This has always been my process and the longer I am a maker, the more settled into it I become.  It used to be that I felt I wasn't "real" or hadn't "arrived" because of my lack of sketches or my frequent inability to fully articulate a design on paper or in words prior to birthing it through my hands.  Over the years, I've come see my point of origin, like my point of view, is valid.  So what was it I really learned last week?

A lot, as it turns out.  Some really obvious, some not so much.  Most of these lessons I had either heard before somewhere in my life, or had otherwise been familiar with from TED talks, books, or my passion for philosophy.  Nevertheless, these five points really crystallized for me during this challenge, and these are the main five points I want to convey to you, should you ever opt to do something like this... which I really hope you will:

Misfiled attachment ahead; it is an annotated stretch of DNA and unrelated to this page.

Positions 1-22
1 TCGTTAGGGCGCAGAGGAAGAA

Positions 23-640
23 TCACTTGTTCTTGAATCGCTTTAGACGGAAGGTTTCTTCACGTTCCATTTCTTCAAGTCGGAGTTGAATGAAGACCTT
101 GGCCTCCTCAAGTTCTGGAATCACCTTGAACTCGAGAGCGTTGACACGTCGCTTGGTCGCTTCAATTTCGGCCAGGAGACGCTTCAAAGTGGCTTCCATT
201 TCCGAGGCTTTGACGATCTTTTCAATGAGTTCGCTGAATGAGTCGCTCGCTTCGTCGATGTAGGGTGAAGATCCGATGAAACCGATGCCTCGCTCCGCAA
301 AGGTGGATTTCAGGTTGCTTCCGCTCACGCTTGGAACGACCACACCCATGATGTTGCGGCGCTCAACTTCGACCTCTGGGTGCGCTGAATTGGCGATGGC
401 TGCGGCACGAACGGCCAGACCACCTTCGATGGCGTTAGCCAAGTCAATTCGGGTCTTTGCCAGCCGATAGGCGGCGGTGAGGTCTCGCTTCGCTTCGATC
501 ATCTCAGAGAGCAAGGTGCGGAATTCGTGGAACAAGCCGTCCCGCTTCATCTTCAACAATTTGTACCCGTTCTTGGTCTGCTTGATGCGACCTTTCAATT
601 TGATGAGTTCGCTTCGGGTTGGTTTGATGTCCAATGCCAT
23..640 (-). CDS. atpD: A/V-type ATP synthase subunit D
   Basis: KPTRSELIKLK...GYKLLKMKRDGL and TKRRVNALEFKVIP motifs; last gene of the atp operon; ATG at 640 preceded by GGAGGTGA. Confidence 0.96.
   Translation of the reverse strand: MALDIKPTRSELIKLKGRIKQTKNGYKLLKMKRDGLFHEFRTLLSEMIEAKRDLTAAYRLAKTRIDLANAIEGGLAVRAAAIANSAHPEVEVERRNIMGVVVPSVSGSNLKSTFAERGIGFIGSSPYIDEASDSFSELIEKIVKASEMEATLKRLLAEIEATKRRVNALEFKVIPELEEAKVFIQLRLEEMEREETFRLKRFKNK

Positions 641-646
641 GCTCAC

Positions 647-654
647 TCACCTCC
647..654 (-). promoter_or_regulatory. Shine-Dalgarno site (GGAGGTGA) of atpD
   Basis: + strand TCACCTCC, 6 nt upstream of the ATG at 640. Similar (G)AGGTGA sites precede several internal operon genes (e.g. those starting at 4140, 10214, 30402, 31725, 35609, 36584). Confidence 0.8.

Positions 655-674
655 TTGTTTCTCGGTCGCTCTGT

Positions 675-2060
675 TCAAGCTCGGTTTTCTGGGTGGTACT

1.  The goal isn't the point.  The goal is just the visual or tangible result of your WHY.  Your WHY is what really matters.  You want to lose weight?  That's the goal.  But why do you want to lose weight?  To feel happy?  To be healthy?  If your why isn't strong enough or, quite honestly, important enough, your goal is irrelevant, because you aren't going to get there.  A weak WHY makes a goal nothing more than a pipe dream.  Work is valuable, of course, but work won't be enough to carry you to your goal without a solid WHY- you'll run out of motivation long before your arrival.